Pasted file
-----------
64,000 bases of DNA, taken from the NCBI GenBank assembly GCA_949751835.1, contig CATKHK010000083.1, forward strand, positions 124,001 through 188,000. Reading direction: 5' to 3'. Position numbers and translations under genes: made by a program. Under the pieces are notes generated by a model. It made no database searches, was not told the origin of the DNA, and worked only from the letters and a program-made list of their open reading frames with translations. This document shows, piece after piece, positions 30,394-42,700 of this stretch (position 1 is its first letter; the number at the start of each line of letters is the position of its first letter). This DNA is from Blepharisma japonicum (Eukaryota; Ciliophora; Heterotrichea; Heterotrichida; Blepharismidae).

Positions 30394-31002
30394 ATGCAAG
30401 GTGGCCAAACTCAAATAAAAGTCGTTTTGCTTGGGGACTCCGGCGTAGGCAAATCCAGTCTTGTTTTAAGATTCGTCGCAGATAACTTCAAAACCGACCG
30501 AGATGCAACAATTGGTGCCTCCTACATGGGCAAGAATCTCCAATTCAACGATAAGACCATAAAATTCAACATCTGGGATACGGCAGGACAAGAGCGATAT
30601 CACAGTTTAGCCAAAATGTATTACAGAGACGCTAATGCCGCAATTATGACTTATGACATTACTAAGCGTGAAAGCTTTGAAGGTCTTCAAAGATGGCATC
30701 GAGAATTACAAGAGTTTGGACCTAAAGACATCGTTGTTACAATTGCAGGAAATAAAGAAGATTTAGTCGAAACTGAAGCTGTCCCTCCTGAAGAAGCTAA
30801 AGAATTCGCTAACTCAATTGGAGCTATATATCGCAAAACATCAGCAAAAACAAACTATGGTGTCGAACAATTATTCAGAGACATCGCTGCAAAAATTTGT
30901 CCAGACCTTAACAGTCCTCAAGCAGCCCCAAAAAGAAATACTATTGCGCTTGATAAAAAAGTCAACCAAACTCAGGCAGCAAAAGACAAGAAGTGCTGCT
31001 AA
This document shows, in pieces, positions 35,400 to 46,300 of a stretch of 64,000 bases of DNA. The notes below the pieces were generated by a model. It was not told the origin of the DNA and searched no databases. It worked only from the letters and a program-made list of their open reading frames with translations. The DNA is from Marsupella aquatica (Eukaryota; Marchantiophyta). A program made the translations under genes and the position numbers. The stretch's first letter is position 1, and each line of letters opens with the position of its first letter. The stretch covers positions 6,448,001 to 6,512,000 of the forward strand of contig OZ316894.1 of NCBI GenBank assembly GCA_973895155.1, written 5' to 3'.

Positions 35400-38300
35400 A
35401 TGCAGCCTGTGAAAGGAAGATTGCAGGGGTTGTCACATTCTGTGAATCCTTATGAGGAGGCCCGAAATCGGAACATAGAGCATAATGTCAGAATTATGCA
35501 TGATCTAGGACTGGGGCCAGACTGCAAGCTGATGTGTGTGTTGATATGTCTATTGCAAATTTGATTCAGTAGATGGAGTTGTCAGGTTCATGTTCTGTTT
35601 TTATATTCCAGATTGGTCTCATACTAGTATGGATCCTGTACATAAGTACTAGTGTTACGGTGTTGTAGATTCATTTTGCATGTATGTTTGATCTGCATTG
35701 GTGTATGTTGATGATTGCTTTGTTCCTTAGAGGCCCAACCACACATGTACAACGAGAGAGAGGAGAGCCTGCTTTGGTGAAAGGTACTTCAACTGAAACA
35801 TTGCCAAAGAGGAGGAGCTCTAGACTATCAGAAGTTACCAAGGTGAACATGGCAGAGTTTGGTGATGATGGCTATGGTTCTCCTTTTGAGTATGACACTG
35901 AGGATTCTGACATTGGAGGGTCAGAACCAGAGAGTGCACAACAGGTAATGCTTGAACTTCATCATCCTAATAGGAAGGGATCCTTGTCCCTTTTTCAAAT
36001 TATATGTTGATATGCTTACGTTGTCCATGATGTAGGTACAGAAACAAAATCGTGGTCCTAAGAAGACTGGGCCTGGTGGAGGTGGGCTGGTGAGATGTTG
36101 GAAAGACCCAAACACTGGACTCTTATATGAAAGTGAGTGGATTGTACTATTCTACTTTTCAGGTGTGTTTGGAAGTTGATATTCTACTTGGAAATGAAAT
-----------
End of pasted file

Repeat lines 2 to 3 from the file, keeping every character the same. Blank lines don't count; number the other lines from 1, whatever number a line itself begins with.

Positions 30394-31002
30394 ATGCAAG